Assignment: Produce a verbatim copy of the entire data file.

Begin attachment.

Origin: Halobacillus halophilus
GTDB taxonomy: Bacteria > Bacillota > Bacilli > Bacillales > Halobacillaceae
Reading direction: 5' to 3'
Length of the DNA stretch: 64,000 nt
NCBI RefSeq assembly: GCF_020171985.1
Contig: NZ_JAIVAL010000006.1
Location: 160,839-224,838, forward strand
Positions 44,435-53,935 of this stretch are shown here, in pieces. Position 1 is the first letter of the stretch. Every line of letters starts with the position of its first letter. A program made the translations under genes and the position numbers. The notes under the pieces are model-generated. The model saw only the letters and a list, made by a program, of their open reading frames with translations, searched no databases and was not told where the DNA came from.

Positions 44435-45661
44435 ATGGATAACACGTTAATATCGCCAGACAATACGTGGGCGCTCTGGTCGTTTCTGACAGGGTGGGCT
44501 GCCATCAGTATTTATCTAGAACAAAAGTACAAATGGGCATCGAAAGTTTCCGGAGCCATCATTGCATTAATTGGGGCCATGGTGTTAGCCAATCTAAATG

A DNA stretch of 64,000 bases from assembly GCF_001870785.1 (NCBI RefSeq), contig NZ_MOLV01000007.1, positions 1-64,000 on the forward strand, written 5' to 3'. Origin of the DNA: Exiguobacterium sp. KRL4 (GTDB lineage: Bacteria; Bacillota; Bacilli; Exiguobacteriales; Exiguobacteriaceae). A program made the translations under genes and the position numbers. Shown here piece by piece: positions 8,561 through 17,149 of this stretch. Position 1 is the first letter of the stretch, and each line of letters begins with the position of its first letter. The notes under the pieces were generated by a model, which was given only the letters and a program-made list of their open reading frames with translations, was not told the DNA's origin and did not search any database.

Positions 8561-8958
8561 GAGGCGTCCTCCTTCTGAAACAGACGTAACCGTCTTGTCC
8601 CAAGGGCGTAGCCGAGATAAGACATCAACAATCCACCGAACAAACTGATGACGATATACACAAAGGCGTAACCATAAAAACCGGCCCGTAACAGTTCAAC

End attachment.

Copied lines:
Origin: Halobacillus halophilus
GTDB taxonomy: Bacteria > Bacillota > Bacilli > Bacillales > Halobacillaceae
Reading direction: 5' to 3'
Length of the DNA stretch: 64,000 nt
NCBI RefSeq assembly: GCF_020171985.1
Contig: NZ_JAIVAL010000006.1
Location: 160,839-224,838, forward strand
Positions 44,435-53,935 of this stretch are shown here, in pieces. Position 1 is the first letter of the stretch. Every line of letters starts with the position of its first letter. A program made the translations under genes and the position numbers. The notes under the pieces are model-generated. The model saw only the letters and a list, made by a program, of their open reading frames with translations, searched no databases and was not told where the DNA came from.

Positions 44435-45661
44435 ATGGATAACACGTTAATATCGCCAGACAATACGTGGGCGCTCTGGTCGTTTCTGACAGGGTGGGCT
44501 GCCATCAGTATTTATCTAGAACAAAAGTACAAATGGGCATCGAAAGTTTCCGGAGCCATCATTGCATTAATTGGGGCCATGGTGTTAGCCAATCTAAATG

A DNA stretch of 64,000 bases from assembly GCF_001870785.1 (NCBI RefSeq), contig NZ_MOLV01000007.1, positions 1-64,000 on the forward strand, written 5' to 3'. Origin of the DNA: Exiguobacterium sp. KRL4 (GTDB lineage: Bacteria; Bacillota; Bacilli; Exiguobacteriales; Exiguobacteriaceae). A program made the translations under genes and the position numbers. Shown here piece by piece: positions 8,561 through 17,149 of this stretch. Position 1 is the first letter of the stretch, and each line of letters begins with the position of its first letter. The notes under the pieces were generated by a model, which was given only the letters and a program-made list of their open reading frames with translations, was not told the DNA's origin and did not search any database.

Positions 8561-8958
8561 GAGGCGTCCTCCTTCTGAAACAGACGTAACCGTCTTGTCC
8601 CAAGGGCGTAGCCGAGATAAGACATCAACAATCCACCGAACAAACTGATGACGATATACACAAAGGCGTAACCATAAAAACCGGCCCGTAACAGTTCAAC